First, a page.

Employment Agreements 101

Employment agreements, in the most traditional sense, are contracts that require that the parties stay in the relationship for the specified term.Unless you have signed an agreement with a definite beginning and end date, you are an “at will” employee, which means you, or your employer, can terminate the relationship at any time, without liability, for any reason, or for no reason at all.

Salient Provisions in the Employment Agreement. The salient provisions of any employment agreement are: (1) term and renewal terms; (2) early termination; (3) services; (4) exclusivity; (5) compensation; (6) expenses; (7) paid time off; (8) confidential information and trade secrets; (9) restrictive covenants; (10) other general contract provisions, including dispute resolution, governing law, and jurisdiction, indemnification, notice, waiver, severability, and oral modification. Term and Renewal Terms. The “term” of an employment agreement documents the duration of the relationship. The “commencement date” or the “effective date” is the first day, and the “expiration date” is the last day. Renewal provisions renew the contract on the same terms, so modifications to compensation or other benefits during renewal terms should be outlined in the agreement.

Early Termination and the Effect of Early Termination. Your employer may terminate the agreement before it expires, either with cause or without cause. “Cause” means bad conduct by the employee.

Services to Be Rendered. The employee’s specific job duties; the employer’s expectations, and other terms are set forth in this provision.

Exclusivity. These provisions mandate that the employee not work for any competitive business during the term.

The Compensation Package. Salary, commissions, financial incentives, stock options (if any), health insurance, life and disability insurance, and the manner of payment or delivery of same, together with other employee benefits, are set forth in this provision.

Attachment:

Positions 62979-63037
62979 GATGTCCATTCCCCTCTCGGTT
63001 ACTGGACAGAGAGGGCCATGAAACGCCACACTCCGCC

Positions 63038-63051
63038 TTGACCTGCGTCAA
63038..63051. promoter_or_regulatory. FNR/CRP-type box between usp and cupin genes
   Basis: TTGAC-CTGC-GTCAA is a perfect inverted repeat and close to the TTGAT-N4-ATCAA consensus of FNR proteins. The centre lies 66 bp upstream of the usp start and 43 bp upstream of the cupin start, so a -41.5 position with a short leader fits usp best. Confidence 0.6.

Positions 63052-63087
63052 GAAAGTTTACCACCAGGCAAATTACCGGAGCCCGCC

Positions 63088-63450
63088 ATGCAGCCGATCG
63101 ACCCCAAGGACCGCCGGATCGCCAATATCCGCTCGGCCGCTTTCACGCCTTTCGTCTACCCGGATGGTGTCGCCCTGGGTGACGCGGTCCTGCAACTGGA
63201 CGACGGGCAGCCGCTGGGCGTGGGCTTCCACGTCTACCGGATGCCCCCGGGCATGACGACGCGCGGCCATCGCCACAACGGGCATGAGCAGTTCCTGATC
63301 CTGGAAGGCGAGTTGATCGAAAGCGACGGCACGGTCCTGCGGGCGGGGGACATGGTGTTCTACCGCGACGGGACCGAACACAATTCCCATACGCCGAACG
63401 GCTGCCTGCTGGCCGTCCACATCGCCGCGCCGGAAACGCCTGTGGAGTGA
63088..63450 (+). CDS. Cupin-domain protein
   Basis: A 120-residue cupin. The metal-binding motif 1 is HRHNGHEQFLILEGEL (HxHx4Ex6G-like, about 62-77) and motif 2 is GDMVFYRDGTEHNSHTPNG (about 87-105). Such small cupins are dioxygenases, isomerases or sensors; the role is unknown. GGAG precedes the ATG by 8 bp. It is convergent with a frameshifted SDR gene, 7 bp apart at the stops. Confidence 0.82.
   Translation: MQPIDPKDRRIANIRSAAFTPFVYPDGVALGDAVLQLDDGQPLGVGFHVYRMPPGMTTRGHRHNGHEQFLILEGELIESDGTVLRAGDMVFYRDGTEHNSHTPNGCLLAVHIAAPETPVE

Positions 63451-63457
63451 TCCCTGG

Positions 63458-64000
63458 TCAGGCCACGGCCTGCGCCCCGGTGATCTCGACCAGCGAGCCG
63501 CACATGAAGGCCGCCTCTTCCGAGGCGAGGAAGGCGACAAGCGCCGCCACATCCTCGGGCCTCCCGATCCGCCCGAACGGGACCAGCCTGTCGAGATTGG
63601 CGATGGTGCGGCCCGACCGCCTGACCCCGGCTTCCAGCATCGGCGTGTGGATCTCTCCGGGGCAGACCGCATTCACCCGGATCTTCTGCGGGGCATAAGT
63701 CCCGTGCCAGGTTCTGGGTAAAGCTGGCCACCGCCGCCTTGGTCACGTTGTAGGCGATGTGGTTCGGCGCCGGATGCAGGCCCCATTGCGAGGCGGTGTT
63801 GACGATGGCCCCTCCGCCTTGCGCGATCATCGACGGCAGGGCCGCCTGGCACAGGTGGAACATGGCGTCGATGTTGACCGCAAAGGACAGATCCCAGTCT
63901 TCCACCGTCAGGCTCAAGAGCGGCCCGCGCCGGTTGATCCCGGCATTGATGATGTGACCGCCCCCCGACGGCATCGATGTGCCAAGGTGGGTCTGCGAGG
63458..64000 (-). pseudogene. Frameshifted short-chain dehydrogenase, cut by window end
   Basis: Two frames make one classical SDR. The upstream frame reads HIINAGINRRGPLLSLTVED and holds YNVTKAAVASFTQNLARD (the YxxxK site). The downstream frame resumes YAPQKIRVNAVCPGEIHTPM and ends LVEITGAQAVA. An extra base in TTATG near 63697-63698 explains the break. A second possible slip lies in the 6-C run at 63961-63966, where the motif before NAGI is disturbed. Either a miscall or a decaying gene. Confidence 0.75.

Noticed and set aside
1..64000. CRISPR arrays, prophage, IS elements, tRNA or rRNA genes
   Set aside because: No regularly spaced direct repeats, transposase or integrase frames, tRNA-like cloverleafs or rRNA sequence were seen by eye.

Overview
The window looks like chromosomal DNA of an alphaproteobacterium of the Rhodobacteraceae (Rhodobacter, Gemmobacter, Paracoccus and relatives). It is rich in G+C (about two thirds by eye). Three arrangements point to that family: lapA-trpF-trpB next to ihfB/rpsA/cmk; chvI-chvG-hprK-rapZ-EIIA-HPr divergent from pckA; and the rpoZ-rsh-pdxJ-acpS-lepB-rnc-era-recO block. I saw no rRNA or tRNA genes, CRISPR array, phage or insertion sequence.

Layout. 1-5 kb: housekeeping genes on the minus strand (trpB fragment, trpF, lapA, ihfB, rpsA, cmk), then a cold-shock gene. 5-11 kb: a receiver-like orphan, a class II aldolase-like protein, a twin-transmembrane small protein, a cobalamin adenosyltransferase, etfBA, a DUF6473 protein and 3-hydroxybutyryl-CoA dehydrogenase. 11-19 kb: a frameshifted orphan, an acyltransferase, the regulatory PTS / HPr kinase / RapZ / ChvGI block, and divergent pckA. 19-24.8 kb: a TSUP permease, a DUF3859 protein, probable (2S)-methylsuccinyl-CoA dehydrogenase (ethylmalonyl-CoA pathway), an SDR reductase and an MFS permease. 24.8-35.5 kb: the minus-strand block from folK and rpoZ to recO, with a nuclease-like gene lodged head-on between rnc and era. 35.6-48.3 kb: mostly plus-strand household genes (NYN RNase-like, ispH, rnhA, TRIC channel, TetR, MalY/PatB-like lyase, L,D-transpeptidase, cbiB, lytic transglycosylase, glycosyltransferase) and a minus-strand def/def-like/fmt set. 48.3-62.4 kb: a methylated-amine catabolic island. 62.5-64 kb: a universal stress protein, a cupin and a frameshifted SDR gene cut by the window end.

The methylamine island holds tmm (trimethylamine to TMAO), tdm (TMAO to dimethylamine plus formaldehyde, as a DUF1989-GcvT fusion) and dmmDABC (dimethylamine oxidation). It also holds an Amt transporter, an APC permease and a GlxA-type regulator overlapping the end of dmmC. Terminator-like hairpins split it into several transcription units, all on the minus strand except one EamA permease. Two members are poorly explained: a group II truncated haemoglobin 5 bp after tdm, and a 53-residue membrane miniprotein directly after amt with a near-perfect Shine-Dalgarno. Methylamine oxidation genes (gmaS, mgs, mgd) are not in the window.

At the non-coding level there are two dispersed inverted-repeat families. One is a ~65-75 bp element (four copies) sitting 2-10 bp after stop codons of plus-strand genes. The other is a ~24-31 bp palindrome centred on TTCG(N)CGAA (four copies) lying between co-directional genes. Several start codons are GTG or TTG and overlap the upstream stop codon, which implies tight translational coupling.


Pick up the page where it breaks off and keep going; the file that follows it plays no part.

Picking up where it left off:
Expenses. The employer’s policies regarding expenses incurred by the employee is set forth in this provision.

Paid Time Off. Paid time off includes vacation time, sick time, bereavement time, family leave, and whatever other time off to which the employee is entitled with pay.

Confidential Information and Trade Secrets; Intellectual Property. These provisions contain specific restrictions on the employee’s unauthorized use, disclosure or dissemination of an employer’s confidential information and trade secrets.

Restrictive Covenants; Intellectual Property. Employers have the right to protect their business from employees leaving to work for a competitor, taking away their customers or employees, or using their confidential information and carefully developed trade secrets for the benefit of a competitor. On the other hand, employees have a legitimate right to continue to be able to make a living. Restrictive covenants prohibit the departing employee from working in a competitive business, in a specific geographic area, for a specific period of time.

Generally, in New Jersey, an employee’s creation is the employer’s intellectual property, if created within the scope of employment and with the employer’s resources, and especially if created in the area in which the employee was hired.

Dispute Resolution. Procedures for resolution of disputes are often included in employment agreements, including mediation (a non-binding negotiation with a third party neutral) arbitration (a binding determination, subject to specific rules), litigation (determination of a court), or some combination of the three. Indemnification. The party required to indemnify, must hold the other party harmless from its acts that cause damage to the other party.

Other Important Provisions. The notice provision mandates just how legal notice should be delivered to be deemed effective. A waiver provision provides that a party may elect not to take action against the other breaching party, but still may enforce its rights against future breaches. If one provision of an agreement is deemed to be unenforceable, a “severability” provision protects the enforcement of the rest of the agreement. A “no oral modification” or “integration” provision means that the four corners of the contract govern the relationship, regardless of what any party says prior to, or after execution, and anything the parties said or agreed to prior to the execution of this agreement is “integrated” or “merged” into this agreement. There are many other often called “boiler plate” or “miscellaneous” type provisions in these agreements, and each such provision must be carefully reviewed and considered.

This article is a summary of employment agreement provisions, but does not take the place of good legal advice from a skilled attorney who is well versed in employment law.

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